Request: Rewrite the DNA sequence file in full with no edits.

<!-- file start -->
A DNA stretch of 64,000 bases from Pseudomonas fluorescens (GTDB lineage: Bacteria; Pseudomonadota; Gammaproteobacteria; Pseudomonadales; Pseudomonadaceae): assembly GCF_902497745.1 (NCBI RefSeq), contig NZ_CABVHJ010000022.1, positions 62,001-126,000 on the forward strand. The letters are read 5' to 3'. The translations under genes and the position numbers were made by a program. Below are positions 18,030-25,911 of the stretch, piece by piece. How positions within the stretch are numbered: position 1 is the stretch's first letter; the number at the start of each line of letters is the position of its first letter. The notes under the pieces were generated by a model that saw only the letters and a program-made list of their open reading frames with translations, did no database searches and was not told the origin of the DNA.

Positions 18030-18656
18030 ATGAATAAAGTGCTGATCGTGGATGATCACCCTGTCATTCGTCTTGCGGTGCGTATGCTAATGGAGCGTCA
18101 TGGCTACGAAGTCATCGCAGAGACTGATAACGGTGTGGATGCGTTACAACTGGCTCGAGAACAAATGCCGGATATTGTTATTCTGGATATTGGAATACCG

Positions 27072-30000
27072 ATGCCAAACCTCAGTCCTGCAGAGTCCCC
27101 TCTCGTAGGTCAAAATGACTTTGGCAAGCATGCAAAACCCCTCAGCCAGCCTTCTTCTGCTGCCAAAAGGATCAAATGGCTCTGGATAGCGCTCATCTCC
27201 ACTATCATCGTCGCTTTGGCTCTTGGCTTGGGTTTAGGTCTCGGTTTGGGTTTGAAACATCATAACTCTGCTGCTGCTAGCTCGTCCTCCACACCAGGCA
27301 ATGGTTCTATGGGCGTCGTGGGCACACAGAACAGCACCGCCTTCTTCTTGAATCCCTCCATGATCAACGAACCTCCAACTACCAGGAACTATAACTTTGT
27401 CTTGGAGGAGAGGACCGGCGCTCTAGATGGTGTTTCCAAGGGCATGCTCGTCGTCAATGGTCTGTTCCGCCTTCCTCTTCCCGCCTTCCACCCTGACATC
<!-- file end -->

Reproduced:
A DNA stretch of 64,000 bases from Pseudomonas fluorescens (GTDB lineage: Bacteria; Pseudomonadota; Gammaproteobacteria; Pseudomonadales; Pseudomonadaceae): assembly GCF_902497745.1 (NCBI RefSeq), contig NZ_CABVHJ010000022.1, positions 62,001-126,000 on the forward strand. The letters are read 5' to 3'. The translations under genes and the position numbers were made by a program. Below are positions 18,030-25,911 of the stretch, piece by piece. How positions within the stretch are numbered: position 1 is the stretch's first letter; the number at the start of each line of letters is the position of its first letter. The notes under the pieces were generated by a model that saw only the letters and a program-made list of their open reading frames with translations, did no database searches and was not told the origin of the DNA.

Positions 18030-18656
18030 ATGAATAAAGTGCTGATCGTGGATGATCACCCTGTCATTCGTCTTGCGGTGCGTATGCTAATGGAGCGTCA
18101 TGGCTACGAAGTCATCGCAGAGACTGATAACGGTGTGGATGCGTTACAACTGGCTCGAGAACAAATGCCGGATATTGTTATTCTGGATATTGGAATACCG

Positions 27072-30000
27072 ATGCCAAACCTCAGTCCTGCAGAGTCCCC
27101 TCTCGTAGGTCAAAATGACTTTGGCAAGCATGCAAAACCCCTCAGCCAGCCTTCTTCTGCTGCCAAAAGGATCAAATGGCTCTGGATAGCGCTCATCTCC
27201 ACTATCATCGTCGCTTTGGCTCTTGGCTTGGGTTTAGGTCTCGGTTTGGGTTTGAAACATCATAACTCTGCTGCTGCTAGCTCGTCCTCCACACCAGGCA
27301 ATGGTTCTATGGGCGTCGTGGGCACACAGAACAGCACCGCCTTCTTCTTGAATCCCTCCATGATCAACGAACCTCCAACTACCAGGAACTATAACTTTGT
27401 CTTGGAGGAGAGGACCGGCGCTCTAGATGGTGTTTCCAAGGGCATGCTCGTCGTCAATGGTCTGTTCCGCCTTCCTCTTCCCGCCTTCCACCCTGACATC